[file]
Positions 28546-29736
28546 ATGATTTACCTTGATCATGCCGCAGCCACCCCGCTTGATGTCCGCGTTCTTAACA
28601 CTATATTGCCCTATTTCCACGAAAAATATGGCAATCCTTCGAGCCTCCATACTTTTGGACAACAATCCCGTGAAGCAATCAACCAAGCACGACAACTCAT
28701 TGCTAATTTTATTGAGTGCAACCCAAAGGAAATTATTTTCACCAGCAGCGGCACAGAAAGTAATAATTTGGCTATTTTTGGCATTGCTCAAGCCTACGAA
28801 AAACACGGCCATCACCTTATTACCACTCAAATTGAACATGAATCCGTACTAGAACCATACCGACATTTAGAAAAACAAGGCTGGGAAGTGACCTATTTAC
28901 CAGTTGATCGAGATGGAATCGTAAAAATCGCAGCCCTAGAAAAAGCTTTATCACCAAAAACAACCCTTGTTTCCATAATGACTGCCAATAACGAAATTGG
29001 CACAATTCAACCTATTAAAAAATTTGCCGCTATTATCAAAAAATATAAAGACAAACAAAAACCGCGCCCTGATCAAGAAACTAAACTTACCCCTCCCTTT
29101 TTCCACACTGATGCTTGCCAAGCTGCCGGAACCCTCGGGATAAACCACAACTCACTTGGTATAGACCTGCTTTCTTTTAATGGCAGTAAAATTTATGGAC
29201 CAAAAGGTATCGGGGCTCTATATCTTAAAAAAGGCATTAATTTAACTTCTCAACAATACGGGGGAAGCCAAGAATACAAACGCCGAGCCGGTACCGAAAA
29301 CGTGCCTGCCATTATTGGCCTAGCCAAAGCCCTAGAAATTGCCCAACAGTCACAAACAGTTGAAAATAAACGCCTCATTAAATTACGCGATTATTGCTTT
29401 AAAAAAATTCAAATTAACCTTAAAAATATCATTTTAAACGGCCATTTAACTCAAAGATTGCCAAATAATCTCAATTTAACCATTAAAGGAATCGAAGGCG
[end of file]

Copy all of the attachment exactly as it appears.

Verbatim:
Positions 28546-29736
28546 ATGATTTACCTTGATCATGCCGCAGCCACCCCGCTTGATGTCCGCGTTCTTAACA
28601 CTATATTGCCCTATTTCCACGAAAAATATGGCAATCCTTCGAGCCTCCATACTTTTGGACAACAATCCCGTGAAGCAATCAACCAAGCACGACAACTCAT
28701 TGCTAATTTTATTGAGTGCAACCCAAAGGAAATTATTTTCACCAGCAGCGGCACAGAAAGTAATAATTTGGCTATTTTTGGCATTGCTCAAGCCTACGAA
28801 AAACACGGCCATCACCTTATTACCACTCAAATTGAACATGAATCCGTACTAGAACCATACCGACATTTAGAAAAACAAGGCTGGGAAGTGACCTATTTAC
28901 CAGTTGATCGAGATGGAATCGTAAAAATCGCAGCCCTAGAAAAAGCTTTATCACCAAAAACAACCCTTGTTTCCATAATGACTGCCAATAACGAAATTGG
29001 CACAATTCAACCTATTAAAAAATTTGCCGCTATTATCAAAAAATATAAAGACAAACAAAAACCGCGCCCTGATCAAGAAACTAAACTTACCCCTCCCTTT
29101 TTCCACACTGATGCTTGCCAAGCTGCCGGAACCCTCGGGATAAACCACAACTCACTTGGTATAGACCTGCTTTCTTTTAATGGCAGTAAAATTTATGGAC
29201 CAAAAGGTATCGGGGCTCTATATCTTAAAAAAGGCATTAATTTAACTTCTCAACAATACGGGGGAAGCCAAGAATACAAACGCCGAGCCGGTACCGAAAA
29301 CGTGCCTGCCATTATTGGCCTAGCCAAAGCCCTAGAAATTGCCCAACAGTCACAAACAGTTGAAAATAAACGCCTCATTAAATTACGCGATTATTGCTTT
29401 AAAAAAATTCAAATTAACCTTAAAAATATCATTTTAAACGGCCATTTAACTCAAAGATTGCCAAATAATCTCAATTTAACCATTAAAGGAATCGAAGGCG